The latest addition to the burgeoning list of books on the advent of cancer immunotherapy comes from two French immunologists, Éric Vivier and Marc Daëron.

The timing of the award of the 2018 Nobel Prize for physiology or medicine to Jim Allison and Tasuko Honjo (captured on the last episode of the Novel Targets Podcast), certainly seems to have acted as a catalyst for the publication of several books about the field.

There are a variety of ways to approach the cancer immunotherapy story, ranging from the personal portraits of researchers behind the science to narrative storytelling based on the “Hero’s journey” where the intrepid hero embarks on a quest, overcomes challenges or tests along the way and then finally emerges triumphant. One could certainly fit Jim Allison’s life and accomplishments into that mold.

We don’t normally review books on BSB, but were very curious to see how immunologists themselves would approach their specialist area and tell the cancer immunotherapy story. After all, everyone views the world through the lens of their own experiences and the bias that creates.

L’Immunothérapie des cancers, histoire d’une revolution médicale’ offers the reader a journey through the history of science.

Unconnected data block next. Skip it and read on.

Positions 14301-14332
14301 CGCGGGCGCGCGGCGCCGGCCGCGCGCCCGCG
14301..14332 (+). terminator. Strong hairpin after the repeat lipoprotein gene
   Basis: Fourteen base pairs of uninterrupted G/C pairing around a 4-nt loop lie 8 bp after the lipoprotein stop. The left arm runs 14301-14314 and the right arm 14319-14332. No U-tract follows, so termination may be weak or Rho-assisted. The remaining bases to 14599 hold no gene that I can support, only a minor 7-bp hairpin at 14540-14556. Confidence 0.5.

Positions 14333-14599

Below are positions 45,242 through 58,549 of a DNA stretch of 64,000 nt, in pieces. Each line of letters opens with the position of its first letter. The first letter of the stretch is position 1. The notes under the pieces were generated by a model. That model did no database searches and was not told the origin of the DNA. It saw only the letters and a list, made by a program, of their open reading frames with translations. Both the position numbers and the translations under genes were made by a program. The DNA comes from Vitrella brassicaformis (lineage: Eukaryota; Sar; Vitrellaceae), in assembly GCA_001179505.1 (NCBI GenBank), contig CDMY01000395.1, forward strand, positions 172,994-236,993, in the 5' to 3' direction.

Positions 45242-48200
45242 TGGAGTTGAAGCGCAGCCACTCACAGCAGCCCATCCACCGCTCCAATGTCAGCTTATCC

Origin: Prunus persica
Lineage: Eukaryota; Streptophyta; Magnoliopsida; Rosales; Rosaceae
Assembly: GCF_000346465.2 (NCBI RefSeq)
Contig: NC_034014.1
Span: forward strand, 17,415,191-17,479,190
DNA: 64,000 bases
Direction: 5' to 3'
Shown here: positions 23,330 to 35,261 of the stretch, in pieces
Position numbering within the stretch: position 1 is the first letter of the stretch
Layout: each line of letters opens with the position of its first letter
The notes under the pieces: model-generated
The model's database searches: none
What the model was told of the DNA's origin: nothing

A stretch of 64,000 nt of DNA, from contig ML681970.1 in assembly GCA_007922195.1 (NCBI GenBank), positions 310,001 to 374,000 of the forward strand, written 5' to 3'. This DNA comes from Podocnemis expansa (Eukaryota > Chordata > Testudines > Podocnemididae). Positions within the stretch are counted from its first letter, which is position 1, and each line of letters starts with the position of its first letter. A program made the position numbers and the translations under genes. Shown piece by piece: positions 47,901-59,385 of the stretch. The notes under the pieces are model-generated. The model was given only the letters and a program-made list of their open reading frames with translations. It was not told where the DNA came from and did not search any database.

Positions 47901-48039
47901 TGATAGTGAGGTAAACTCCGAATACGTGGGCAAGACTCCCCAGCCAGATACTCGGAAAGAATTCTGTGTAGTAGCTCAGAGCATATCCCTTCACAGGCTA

Marc Daëron is a researcher at INSERM, the Institut Pasteur in Paris and Centre d’Immunologie de Marseille-Luminy (CIML). He’s also an associate member of the Institute for History and Philosophy of Science and Technology.

Prof Éric Vivier at 40th Anniversary of Centre d’Immunologie de Marseille-Luminy

BSB readers are already familiar with Éric Vivier (Twitter @EricVivier1) who is a Professor of Immunology at the University of Aix-Marseille and was previously Director of CIML.

An expert on innate lymphoid cells, natural killer cells and innate immunity, he’s also a co-founder of Innate Pharma and is currently the company’s Chief Scientific Officer (CSO).

If you want to hear them in person, the authors discussed their book on a recent France Inter talk show, which also includes a couple of patients doing well on immunotherapy phoning in.

Assuming you have a reasonable level of French, is L’Immunothérapie des cancers, histoire d’une revolution médicale well worth a read? Who is the audience? What did we make of the approach taken by two eminent immunologists?

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